In a speech by Janet Yellen last week to the surprise of the market she set out the case for an increase in interest rates at the next policy meeting on March 15. The key question for investors is whether this is a Fed interest rate increase that reinforces confidence in the economic recovery or one that tips the economy into a tailspin into recession. Put simply caution is warranted. This could just be the end of this period excessive returns in risk assets such as equities.
For the moment it feels that the markets want to believe in the positive view. Mutual fund flows into equities have accelerated in recent months reversing at least some of the significant outflows seen over the past two years. Last week’s IPO of Snap that brought a 50% premium within days of its launch only underlined the exuberance at present.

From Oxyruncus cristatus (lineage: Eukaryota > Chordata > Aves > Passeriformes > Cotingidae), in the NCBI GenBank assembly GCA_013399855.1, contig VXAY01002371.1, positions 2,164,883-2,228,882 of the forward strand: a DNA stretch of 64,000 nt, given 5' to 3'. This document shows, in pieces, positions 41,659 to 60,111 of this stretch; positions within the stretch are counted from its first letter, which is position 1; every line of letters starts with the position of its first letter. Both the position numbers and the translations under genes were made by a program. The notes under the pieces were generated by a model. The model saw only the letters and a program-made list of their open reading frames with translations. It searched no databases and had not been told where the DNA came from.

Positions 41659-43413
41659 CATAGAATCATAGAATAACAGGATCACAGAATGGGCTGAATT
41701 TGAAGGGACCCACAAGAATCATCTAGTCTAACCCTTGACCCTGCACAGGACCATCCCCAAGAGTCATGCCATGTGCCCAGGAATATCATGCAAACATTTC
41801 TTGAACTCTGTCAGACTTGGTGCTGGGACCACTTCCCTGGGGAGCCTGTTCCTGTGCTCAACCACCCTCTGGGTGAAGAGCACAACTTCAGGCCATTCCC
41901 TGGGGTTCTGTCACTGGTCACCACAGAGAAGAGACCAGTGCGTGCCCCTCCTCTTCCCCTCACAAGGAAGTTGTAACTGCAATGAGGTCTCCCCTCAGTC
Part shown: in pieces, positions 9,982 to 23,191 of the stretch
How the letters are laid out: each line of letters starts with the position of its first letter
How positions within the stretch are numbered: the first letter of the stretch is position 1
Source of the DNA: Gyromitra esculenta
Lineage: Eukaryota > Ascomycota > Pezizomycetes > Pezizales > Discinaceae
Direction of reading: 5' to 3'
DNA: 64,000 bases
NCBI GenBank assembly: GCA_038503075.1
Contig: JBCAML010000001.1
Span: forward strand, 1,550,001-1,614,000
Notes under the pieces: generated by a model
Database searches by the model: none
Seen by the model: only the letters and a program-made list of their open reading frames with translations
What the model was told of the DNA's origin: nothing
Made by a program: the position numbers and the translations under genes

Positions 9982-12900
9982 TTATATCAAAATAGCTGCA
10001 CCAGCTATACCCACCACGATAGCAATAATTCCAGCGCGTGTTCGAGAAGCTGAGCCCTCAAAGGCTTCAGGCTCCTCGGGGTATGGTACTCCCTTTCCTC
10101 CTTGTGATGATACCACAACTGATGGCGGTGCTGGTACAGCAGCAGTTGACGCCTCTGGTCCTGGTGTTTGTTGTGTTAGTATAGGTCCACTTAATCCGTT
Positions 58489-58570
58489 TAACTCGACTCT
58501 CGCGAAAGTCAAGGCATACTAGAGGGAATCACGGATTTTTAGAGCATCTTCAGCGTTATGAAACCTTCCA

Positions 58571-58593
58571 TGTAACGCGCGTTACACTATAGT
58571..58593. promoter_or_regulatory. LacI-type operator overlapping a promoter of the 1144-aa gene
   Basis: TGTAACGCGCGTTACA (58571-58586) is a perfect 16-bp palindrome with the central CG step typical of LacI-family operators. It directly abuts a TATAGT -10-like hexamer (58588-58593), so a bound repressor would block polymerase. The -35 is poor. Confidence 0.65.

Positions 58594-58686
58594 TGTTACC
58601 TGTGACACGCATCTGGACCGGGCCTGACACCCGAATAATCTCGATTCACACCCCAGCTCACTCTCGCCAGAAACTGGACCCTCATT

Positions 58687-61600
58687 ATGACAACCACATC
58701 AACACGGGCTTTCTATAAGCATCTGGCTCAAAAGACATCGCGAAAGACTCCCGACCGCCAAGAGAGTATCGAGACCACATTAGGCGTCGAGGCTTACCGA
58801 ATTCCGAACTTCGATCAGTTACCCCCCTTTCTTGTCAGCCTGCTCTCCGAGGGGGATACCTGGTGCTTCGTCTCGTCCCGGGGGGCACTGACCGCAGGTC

However we would caution investors. Many of the long term valuation metrics for equities are screaming sell. The Shiller cyclically adjusted PE multiple (CAPE) has rarely been so high and typically signals that equity returns will be negative over the medium term.
We are also sceptical that the global economy can withstand a move higher in dollar interest rates. It will either precipitate a further move higher in the dollar creating inflation for non dollar counties and/or it will significantly hurt borrowers who have been used to near zero interest rates.
Much will depend on the statement that the Fed makes with the increase in interest rates. If the Fed signals that there is still a strong likelihood of many more increases in interest rates through the balance of the year, the markets may start to see trouble ahead.